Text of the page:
I had watched Elizabeth not too long before, and parts of it felt like Gaiman's take on the who timeframe. He had countries taking advantage of the powers they had and he had players taking the place of whatever persona you could imagine. Could you see a person borne with wings during the inquisition? Could you imagine the value of a man that can run faster than anything on Erth? Again and again the powers were wrapped into interesting areas, and then placed - carefully - into a superb storyline. It was beautiful.

The art was also something that deserves a lot of acclaim. you have so much told in the period of the dress and the form, and you have people who need to either blend into the shadows or work like rulers and this shows. From the heroes to the people and the settings themselves, this is done grand.

I thing a 5/5 is fair here. If you find a hero you want here or just a story, get it. I cannot believe I ever doubted or delayed.
20 of 23 people found the following review helpful
A masterpiece Dec 25 2004
By N. Durham - Published on
Format: Hardcover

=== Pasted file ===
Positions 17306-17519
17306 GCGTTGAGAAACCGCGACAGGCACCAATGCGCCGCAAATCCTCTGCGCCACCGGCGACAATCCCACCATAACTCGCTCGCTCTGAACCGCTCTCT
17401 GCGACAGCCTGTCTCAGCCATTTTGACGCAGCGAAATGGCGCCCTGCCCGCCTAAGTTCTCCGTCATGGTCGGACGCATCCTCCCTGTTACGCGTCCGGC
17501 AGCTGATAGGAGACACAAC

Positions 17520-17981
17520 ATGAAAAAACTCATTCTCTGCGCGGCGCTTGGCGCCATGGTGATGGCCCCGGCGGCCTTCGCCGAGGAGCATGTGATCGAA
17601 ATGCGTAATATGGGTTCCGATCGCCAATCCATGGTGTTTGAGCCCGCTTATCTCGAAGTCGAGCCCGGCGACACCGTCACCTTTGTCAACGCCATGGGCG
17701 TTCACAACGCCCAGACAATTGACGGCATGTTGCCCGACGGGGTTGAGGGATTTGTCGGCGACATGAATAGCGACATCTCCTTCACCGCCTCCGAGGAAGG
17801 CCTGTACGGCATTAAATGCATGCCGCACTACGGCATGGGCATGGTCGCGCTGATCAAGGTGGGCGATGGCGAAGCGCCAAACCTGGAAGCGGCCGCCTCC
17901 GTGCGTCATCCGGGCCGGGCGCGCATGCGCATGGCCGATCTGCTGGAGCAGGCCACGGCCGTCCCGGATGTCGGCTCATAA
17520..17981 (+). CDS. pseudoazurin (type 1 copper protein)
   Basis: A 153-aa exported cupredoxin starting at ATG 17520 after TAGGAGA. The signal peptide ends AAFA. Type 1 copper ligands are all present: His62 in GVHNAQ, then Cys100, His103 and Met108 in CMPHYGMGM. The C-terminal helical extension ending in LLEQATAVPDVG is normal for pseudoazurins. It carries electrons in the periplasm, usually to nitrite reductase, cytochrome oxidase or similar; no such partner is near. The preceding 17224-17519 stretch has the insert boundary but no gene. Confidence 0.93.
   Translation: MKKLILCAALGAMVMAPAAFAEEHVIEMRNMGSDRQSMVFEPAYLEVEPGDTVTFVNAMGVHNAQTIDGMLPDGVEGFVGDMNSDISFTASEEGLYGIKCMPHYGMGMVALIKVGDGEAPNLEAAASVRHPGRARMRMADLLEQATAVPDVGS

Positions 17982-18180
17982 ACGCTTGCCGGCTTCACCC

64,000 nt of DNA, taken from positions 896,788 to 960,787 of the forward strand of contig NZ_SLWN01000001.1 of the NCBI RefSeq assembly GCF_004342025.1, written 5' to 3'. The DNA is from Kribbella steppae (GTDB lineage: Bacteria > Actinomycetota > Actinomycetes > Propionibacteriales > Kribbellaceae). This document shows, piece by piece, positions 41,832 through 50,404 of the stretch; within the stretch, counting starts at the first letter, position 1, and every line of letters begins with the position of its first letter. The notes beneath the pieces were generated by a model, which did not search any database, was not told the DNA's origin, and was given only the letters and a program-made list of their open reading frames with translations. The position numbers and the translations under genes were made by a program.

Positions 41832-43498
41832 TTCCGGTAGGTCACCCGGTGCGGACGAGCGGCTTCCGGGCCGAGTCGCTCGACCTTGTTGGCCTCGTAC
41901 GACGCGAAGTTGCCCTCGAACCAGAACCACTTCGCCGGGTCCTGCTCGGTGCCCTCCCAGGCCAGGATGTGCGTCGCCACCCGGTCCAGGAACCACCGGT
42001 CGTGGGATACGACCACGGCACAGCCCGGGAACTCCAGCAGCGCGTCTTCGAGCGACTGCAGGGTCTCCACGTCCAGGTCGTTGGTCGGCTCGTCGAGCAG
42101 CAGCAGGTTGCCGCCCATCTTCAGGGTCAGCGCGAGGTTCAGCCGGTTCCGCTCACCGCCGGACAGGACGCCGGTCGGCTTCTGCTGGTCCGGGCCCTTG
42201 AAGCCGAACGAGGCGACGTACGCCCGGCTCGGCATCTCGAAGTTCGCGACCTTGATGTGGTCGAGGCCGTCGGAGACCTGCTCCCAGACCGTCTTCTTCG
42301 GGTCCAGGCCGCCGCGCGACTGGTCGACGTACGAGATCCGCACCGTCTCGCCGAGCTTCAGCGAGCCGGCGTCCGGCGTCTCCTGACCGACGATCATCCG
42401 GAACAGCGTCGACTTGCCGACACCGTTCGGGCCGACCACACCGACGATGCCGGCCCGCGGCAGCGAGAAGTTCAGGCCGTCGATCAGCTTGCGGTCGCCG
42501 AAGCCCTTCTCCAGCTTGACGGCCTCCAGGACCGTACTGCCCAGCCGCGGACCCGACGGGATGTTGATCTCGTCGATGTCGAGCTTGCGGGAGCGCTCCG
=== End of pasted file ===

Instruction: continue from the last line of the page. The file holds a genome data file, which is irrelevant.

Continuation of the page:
The tale that famed Sandman creator Neil Gaiman weaves in this eight issue mini-series is something truly magical. Instead of taking the easy way out, such as a previous reviewer stated by implanting the silver age icons in the year 1602 or doing a "What If...?" type story, Gaiman envisions a past world in which the Marvel universe is taking shape almost 400 years too early. Queen Elizabeth's court magician Doctor Stephen Strange senses something that should not be is going on, while her top spy Sir Nicholas Fury fends off an assassination attempt by the winged warriors who are in the service of Otto Von Doom. There are also a band of young people with mysterious and dangerous abilities and powers called "Witchbreed" and are led by the enigmatic Carlos Javier. Just about every character from Marvel's silver age is here, including Peter Parquah who has a fondness for spiders, blind Irishman Matthew Murdoch who has daring abilities of his own, a group called the Fantastick who share strange powers and are prisoners of Doom, a mysterious red-headed widower named Natasha who has plans of her own, and an old man named Donal who carries a stick which transforms him into the Norse God of thunder and lightning. The story comes alive like a fairy tale, and Gaiman's dynamite twist will leave you breathless. The art by the Origin team of penciler Andy Kubert and digital painter Richard Isanove makes this period piece come alive, with amazing art throughout (even though Beast looks a little too much like Wolverine here). Marvel 1602 is undoubtadly one of the best and most creative mini's to come out of the house of ideas in a very long time, and if you missed out on it, this handsome hardcover collection is an absolute must own in every comic fan's library.